High Court Limits Private Superfund
By Walter E. Wilson
On December 13, 2004, the United States Supreme Court issued
a ruling that will likely impact whatever incentive private property owners
may have to take the initiative with respect to costly contaminated-site remediation.
In Cooper Industries, Inc. v. Aviall Services, Inc., the Court ruled
that a landowner who voluntarily cleans up property contaminated by hazardous
substances without having been sued in an abatement or cost-recovery action
under the Comprehensive Environmental Response, Compensation and Liability
Act of 1980 (CERCLA, or Superfund) may not seek contribution for its environmental
cleanup costs from prior owners and other potentially-responsible parties under
Section 113 (f) of the Superfund law.
CERCLA § 113 (f), which was added to the Superfund law
in 1986 as part of the Superfund Amendments and Reauthorization Act (SARA),
allows a person to seek contribution from any other potentially-responsible
party (PRP) during or after a civil action brought against that person under
CERCLA. However, § 113 (f) contains a savings clause stating that “[n]othing
in this subsection shall diminish the right of any person to bring an action
for contribution in the absence of a civil action under [§ 106 or 107
(a)].” SARA also created a separate express right of contribution for
a “person who has resolved its liability to the United States or a State
for some or all of the costs of [environmental cleanup] in an administrative
or judicially approved settlement.”
CERCLA § 106 authorizes the federal government to require a responsible
party to clean up contaminated property, while § 107 (a) allows the federal
government to recover from PRPs the costs of the government’s cleanup
efforts on properties contaminated or threatened by the release of hazardous
The underlying litigation that led to the Supreme Court’s
decision involved four properties in Texas used as aircraft engine-maintenance
sites that Aviall Services, Inc. (“Aviall”) had purchased from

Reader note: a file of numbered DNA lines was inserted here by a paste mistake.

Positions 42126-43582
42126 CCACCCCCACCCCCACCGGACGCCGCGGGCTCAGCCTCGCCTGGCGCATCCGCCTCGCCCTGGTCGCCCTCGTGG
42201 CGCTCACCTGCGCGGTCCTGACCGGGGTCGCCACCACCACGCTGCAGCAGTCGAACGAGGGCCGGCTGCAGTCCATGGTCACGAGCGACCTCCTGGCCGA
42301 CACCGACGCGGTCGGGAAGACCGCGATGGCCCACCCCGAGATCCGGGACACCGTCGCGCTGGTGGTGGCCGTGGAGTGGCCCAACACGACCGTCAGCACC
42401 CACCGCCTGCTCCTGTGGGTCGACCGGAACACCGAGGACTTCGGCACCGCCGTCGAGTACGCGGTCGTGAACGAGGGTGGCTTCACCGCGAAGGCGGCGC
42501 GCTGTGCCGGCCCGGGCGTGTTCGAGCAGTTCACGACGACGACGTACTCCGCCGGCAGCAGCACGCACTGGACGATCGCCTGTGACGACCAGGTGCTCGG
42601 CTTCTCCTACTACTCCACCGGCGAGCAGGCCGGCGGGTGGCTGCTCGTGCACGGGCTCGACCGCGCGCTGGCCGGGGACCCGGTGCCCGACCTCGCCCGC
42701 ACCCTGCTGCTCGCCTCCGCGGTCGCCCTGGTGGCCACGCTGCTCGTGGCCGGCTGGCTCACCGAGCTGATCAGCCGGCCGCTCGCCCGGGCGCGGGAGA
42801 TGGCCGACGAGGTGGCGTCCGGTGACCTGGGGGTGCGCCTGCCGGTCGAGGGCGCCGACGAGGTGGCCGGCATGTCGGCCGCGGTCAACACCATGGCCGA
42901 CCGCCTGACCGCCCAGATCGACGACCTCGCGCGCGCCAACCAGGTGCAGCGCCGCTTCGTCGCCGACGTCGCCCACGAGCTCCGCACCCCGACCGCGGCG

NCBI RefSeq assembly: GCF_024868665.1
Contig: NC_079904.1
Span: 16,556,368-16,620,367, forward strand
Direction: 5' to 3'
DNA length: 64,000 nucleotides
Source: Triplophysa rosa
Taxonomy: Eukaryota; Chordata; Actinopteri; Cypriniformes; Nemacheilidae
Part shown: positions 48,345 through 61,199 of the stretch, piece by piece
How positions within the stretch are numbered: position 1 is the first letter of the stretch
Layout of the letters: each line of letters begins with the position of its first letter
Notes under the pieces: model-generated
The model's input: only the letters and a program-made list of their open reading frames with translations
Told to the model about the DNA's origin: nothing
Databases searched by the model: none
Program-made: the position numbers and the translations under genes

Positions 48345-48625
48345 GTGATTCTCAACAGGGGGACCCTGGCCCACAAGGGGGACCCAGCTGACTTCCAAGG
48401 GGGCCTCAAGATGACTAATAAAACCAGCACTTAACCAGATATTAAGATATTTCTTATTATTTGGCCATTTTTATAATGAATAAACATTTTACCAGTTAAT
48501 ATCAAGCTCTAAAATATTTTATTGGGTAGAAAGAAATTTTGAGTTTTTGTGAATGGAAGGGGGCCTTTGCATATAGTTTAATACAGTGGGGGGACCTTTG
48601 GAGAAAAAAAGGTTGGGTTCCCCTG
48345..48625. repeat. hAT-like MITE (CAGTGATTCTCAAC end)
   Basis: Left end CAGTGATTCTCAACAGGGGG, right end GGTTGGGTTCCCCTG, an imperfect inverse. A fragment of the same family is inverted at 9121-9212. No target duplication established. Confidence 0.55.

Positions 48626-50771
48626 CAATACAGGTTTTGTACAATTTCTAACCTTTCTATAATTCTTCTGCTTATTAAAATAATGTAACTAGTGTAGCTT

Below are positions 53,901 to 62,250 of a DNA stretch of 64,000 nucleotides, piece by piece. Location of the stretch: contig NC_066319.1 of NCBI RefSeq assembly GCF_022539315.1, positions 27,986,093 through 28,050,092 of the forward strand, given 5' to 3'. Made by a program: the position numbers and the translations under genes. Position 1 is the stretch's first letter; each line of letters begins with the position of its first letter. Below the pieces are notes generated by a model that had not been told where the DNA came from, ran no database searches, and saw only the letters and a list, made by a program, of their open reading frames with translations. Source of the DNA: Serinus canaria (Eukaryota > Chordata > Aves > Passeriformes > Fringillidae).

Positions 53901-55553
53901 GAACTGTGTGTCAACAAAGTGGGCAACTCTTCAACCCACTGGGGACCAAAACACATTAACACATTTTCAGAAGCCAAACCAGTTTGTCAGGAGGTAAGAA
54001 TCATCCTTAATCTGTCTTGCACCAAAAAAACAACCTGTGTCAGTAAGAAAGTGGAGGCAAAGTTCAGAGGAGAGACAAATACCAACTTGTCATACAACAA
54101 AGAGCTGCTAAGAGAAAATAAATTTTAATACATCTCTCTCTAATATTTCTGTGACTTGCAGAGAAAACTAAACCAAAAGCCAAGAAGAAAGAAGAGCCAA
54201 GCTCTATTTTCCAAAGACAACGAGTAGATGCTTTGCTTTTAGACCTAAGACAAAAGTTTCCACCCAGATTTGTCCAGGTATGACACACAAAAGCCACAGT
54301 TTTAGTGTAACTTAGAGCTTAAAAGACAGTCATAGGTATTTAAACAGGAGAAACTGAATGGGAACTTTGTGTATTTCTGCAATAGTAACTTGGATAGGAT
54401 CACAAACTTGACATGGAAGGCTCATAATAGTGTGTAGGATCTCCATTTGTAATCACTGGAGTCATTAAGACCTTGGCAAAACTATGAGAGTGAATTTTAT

Cooper Industries, Inc. (“Cooper”) in 1981. Aviall realized several
years later that the properties were contaminated after discovering the release
of hazardous substances in the soil and ground water that were attributable
to its own activities as well as those of the previous owner, Cooper. Aviall
notified the Texas Natural Resource Conservation Commission of its discovery.
That state agency in turn directed Aviall to clean up the sites and threatened
to pursue an enforcement action against Aviall if the company did not take
the expected corrective measures. Despite the threat, however, neither Texas
environmental regulators nor the U.S. Environmental Protection Agency (EPA)
ever actually initiated any judicial or administrative enforcement actions
to compel cleanup. In fact, the EPA never even designated the property as contaminated.
Nonetheless, in response to prodding from state officials, Aviall cleaned the
sites under state supervision and, after incurring $5 million in cleanup costs,
sued Cooper to recover a portion of those costs under CERCLA § 113(f).
Aviall eventually prevailed in an en banc ruling by the Fifth Circuit
Court of Appeals, but the Supreme Court reversed the Fifth Circuit’s
ruling in a 7-2 decision written by Justice Clarence Thomas. The Court opined
that Aviall’s use of the Superfund law to sue another party for contribution
was not allowed because Aviall had not been the subject of an abatement or
cost recovery action under CERCLA § 106 or 107 (a).
The Court noted that the plain language of the enabling clause
in § 113 (f) establishes a right of contribution only “during or
following” a § 106 or 107 (a) civil action or following a settlement;
both of which were legislative prerequisites that Aviall had not satisfied.